Sermons: Prisons
Readings – Hebrews 10: 11-18
Both our readings envisage some sort of gathering of life, with a judgement at its end. It’s a dangerous exercise this – anticipating a violent apotheosis to history.

There is a warning in Mark’s gospel against people who enjoy a doom-laden message, taking over from God a province that can only belong to him. I think it’s a difficult passage to look at on its own, so I am not going to. I am more interested in the passage from the letter to the Hebrews and the vision there of a law written in the heart and mind rather than in a legal code. The balance between law and grace, hinted at in the O.T. is made explicit in the gospels, as well as being a major theme of Paul’s theology. What comes first, Paul asked himself – grace or law? And grace – always grace – was his answer. That’s where we begin – and end – whenever we talk about crime and punishment.

Christians have always had a concern for the law breaker and for how he or she is dealt with.

Jesus said that when his friends cared for a prisoner they were caring for him. ‘When did we see you in prison?’ they said. ‘Visit a prisoner’, he said, ‘and you have visited me’. The whole probation system has its origin in Christian ministry, and many prison visitors are people of Christian belief and of other faiths too. If the division between two  ideas of the gospel : one of personal salvation and the other a social gospel is shown as the nonsense it is, nowhere is that more clearly shown in this commitment. The welfare of prisoners and the hope of their rehabilitation is a longstanding Christian intention.

But it’s hard to have sympathy for prisoners.

Some of them are in prison for the most appalling and increasingly violent crimes, or deserve to be as recent revelations of child abuse suggest. There are some very nasty people indeed who are – many people think – justifiably banged up behind steel doors, as a punishment and for the protection of their possible victims. For ever, in some cases. There are stories of them having a cushy time, getting out too soon, getting back into prison too quickly. Politicians vie for being hard-liners on crime, and the judiciary watch their legal parameters with increasing anxiety as the Home Office fears there may be terrorists around every street corner. And yet prisons are full to overcrowding, efforts to educate them are minimal, and when released they are often totally unprepared for living independently. Figures have gone down this year but there were still 86,105 people in prison last month. 412 of them were children in secure accommodation. We have the biggest prison population of any European country.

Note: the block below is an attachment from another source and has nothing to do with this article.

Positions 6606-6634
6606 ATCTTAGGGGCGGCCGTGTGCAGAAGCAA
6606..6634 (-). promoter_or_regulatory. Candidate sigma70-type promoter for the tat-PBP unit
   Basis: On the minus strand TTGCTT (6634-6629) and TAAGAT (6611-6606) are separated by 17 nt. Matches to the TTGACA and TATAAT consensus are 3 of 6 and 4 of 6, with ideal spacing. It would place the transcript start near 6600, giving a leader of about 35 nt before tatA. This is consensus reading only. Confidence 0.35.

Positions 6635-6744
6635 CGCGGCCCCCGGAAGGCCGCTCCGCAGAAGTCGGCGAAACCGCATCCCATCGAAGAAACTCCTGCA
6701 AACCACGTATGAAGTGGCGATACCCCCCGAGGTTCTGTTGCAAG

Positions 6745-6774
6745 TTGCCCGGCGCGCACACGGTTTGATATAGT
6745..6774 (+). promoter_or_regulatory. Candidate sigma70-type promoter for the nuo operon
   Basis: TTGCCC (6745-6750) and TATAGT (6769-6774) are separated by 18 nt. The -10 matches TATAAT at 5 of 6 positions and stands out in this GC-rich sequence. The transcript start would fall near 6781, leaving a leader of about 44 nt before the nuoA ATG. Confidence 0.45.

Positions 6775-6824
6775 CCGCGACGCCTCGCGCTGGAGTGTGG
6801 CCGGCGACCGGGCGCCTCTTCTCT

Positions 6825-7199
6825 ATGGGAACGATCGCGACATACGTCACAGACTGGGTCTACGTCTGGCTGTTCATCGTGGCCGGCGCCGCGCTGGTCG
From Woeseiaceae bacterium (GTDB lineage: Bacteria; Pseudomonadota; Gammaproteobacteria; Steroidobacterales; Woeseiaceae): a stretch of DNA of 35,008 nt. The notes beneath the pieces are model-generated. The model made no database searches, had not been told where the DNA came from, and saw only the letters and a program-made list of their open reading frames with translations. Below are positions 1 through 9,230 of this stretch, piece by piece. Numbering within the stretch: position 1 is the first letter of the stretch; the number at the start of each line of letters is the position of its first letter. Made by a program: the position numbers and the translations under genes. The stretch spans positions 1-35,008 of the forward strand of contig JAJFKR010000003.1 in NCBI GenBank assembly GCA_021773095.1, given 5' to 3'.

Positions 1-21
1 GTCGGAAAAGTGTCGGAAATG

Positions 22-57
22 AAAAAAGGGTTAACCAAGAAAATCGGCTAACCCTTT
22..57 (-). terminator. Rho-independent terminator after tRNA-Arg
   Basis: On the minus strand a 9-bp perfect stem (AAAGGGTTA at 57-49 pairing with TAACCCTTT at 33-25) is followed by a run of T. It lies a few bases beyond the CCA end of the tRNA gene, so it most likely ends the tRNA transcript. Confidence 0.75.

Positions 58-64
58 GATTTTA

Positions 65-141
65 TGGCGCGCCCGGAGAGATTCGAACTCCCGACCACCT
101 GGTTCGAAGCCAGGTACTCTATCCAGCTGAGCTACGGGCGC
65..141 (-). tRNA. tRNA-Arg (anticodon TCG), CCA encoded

For six years I was a Free Church Prison Chaplain, and some twelve years earlier, for five weeks I was a prisoner. Having completed my national service I became aware of the argument for Christian pacifism. Called for reserve training, I refused to put on uniform because of my new convictions, and was accordingly court martialed, and imprisoned in Wormwood Scrubs.  It was much in my mind when later, and now a chaplain, I got locked up again – though this time with my own set of keys.

A few things to say briefly –

1. However many repeats of ‘Porridge’ we watch, prison is no fun. It’s demeaning, and turns grown people into naughty children; you are locked up in a small space and locked out of the real world. Nothing can ever compensate for the loss of liberty.
2. Prison is rarely an answer to crime but can be merely a temporary cessation of criminal behaviour. Most prisoners at Nottingham where I was Chaplain came back to prison after their release. Ken whom we knew well had been charged with as many offences as he had lived his forty years. When he was released he got a job (always a problem) as a long distance lorry driver and several times stayed with us overnight en route, and then we heard no more from him. We often wonder what happened and hoped he hadn’t got into trouble again. If prison as punishment remains some sort of deterrent, prison as the transformation of a life is mostly a miserable failure. Prison often doesn’t ‘work’.